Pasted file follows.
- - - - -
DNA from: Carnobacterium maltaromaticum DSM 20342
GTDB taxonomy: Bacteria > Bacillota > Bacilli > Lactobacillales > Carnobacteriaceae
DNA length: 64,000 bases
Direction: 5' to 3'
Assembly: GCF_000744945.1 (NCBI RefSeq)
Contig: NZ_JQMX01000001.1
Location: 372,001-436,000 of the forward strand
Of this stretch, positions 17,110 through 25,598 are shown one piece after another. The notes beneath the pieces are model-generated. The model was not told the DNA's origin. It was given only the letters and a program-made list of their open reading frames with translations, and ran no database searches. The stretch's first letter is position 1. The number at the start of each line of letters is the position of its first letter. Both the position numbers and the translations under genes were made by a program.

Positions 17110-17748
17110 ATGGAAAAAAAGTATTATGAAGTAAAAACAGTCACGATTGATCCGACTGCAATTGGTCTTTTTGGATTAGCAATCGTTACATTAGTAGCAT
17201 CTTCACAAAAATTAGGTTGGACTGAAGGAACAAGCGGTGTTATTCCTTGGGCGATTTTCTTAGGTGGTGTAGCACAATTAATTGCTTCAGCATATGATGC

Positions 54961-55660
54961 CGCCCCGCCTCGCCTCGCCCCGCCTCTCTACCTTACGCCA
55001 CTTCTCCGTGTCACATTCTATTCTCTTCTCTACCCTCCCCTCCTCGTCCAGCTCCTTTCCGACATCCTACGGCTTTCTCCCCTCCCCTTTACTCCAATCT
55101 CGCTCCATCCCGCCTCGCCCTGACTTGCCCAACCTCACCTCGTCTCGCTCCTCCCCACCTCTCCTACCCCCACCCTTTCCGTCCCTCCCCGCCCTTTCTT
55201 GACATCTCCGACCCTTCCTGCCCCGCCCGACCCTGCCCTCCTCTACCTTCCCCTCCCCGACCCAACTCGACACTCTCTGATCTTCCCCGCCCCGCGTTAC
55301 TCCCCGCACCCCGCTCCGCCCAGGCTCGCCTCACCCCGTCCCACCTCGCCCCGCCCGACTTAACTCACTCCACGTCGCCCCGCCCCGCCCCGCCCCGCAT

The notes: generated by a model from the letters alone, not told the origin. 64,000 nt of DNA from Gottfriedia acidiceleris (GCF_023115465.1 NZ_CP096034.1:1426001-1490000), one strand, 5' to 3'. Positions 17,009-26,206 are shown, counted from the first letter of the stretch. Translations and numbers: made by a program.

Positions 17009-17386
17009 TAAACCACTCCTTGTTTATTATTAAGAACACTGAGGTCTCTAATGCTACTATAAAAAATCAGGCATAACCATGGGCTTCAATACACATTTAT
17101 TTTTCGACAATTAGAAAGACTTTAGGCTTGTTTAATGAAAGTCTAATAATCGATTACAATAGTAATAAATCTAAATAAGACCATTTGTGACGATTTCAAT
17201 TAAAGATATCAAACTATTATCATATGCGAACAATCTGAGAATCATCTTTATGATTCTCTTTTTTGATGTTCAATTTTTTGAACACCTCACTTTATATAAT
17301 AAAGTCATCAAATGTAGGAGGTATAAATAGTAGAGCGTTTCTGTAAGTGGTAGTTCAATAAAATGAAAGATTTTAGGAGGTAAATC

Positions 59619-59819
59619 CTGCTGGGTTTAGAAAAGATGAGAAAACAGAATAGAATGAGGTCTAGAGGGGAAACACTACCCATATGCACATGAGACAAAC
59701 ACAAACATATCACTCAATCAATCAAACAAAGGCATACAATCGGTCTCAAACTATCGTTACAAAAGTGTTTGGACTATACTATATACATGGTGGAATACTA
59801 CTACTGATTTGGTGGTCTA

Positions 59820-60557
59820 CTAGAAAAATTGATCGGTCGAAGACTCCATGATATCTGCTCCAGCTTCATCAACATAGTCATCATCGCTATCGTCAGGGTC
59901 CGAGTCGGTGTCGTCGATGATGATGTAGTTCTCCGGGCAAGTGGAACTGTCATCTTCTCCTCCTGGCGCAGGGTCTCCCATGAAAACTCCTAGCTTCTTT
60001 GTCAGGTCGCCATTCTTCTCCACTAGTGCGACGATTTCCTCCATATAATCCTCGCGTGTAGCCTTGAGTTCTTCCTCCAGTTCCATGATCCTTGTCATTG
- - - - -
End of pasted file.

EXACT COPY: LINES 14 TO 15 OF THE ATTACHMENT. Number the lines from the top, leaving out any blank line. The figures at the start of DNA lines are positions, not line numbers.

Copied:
55001 CTTCTCCGTGTCACATTCTATTCTCTTCTCTACCCTCCCCTCCTCGTCCAGCTCCTTTCCGACATCCTACGGCTTTCTCCCCTCCCCTTTACTCCAATCT
55101 CGCTCCATCCCGCCTCGCCCTGACTTGCCCAACCTCACCTCGTCTCGCTCCTCCCCACCTCTCCTACCCCCACCCTTTCCGTCCCTCCCCGCCCTTTCTT